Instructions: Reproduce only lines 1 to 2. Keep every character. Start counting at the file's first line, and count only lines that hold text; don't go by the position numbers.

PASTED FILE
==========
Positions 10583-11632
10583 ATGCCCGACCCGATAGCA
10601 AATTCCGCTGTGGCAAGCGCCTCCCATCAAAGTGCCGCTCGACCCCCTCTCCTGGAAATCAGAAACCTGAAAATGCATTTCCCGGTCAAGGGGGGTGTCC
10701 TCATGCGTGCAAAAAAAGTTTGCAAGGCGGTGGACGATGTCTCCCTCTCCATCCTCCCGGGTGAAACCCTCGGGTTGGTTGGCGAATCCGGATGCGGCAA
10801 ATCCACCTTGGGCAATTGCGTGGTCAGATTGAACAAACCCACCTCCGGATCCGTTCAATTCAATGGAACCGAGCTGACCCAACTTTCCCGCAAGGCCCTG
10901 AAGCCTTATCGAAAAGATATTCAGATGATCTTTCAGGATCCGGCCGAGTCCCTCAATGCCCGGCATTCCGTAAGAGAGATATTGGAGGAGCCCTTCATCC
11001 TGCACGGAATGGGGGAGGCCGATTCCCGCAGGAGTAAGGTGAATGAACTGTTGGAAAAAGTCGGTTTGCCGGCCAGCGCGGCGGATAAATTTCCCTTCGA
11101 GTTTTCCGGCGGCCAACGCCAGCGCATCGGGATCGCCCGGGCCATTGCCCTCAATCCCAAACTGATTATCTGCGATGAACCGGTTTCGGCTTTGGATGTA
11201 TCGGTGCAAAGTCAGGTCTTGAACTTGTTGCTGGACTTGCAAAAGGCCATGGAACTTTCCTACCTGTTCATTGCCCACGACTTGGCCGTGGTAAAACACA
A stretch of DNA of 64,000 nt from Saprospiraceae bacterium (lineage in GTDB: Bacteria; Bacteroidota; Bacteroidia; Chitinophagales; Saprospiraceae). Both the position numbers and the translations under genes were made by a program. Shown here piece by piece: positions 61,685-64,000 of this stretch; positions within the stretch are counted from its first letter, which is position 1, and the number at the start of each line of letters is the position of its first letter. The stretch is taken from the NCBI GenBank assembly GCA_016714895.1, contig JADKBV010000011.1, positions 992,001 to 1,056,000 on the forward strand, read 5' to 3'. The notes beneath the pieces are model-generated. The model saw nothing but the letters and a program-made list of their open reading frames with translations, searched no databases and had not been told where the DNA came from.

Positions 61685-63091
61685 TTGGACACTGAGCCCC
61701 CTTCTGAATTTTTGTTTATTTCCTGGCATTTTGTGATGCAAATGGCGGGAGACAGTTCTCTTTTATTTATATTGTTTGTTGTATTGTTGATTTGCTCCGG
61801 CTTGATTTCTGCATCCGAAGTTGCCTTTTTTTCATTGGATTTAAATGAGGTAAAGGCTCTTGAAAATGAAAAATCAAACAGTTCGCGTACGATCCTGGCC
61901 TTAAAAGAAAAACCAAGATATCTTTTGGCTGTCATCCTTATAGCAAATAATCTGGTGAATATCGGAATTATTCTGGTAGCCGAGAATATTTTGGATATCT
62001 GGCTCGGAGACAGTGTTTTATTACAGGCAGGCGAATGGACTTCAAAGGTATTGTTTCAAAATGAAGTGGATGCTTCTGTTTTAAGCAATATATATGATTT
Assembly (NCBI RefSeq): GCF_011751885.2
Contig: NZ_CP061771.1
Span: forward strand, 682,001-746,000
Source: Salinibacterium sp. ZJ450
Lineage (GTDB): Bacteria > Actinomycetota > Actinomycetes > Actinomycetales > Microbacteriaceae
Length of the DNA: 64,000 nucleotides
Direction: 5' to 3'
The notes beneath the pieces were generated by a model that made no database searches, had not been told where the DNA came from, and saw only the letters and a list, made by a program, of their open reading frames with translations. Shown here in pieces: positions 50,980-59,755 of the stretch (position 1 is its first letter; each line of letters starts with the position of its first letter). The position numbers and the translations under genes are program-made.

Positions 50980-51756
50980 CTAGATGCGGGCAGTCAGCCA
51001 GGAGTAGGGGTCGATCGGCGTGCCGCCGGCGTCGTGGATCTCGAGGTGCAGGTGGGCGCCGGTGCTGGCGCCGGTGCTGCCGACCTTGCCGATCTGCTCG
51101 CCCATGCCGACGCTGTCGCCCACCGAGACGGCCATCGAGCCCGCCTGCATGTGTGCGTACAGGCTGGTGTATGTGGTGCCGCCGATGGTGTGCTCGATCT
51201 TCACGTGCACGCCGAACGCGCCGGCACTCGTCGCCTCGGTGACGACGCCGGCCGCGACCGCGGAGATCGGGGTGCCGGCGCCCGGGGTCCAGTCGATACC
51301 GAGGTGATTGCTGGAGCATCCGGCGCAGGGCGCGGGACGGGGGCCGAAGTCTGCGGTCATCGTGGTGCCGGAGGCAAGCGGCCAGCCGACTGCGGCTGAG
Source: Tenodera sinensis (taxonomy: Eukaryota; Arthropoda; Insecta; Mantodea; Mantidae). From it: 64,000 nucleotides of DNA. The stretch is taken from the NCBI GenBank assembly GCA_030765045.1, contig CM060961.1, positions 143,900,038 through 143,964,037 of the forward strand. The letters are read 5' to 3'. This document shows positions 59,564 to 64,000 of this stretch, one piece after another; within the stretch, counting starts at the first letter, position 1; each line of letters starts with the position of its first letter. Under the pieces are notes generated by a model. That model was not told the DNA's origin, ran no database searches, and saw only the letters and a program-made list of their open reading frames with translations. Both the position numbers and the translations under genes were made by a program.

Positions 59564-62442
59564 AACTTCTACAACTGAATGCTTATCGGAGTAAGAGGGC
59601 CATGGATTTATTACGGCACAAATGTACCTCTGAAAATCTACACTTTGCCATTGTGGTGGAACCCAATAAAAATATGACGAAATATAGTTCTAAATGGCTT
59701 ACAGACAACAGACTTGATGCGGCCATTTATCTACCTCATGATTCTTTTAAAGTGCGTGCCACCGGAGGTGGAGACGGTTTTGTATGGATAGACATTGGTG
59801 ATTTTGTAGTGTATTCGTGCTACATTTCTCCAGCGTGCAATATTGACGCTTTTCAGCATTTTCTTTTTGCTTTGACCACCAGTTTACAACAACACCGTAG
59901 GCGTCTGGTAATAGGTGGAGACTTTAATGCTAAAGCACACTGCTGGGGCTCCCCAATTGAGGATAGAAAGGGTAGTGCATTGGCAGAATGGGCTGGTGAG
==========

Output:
Positions 10583-11632
10583 ATGCCCGACCCGATAGCA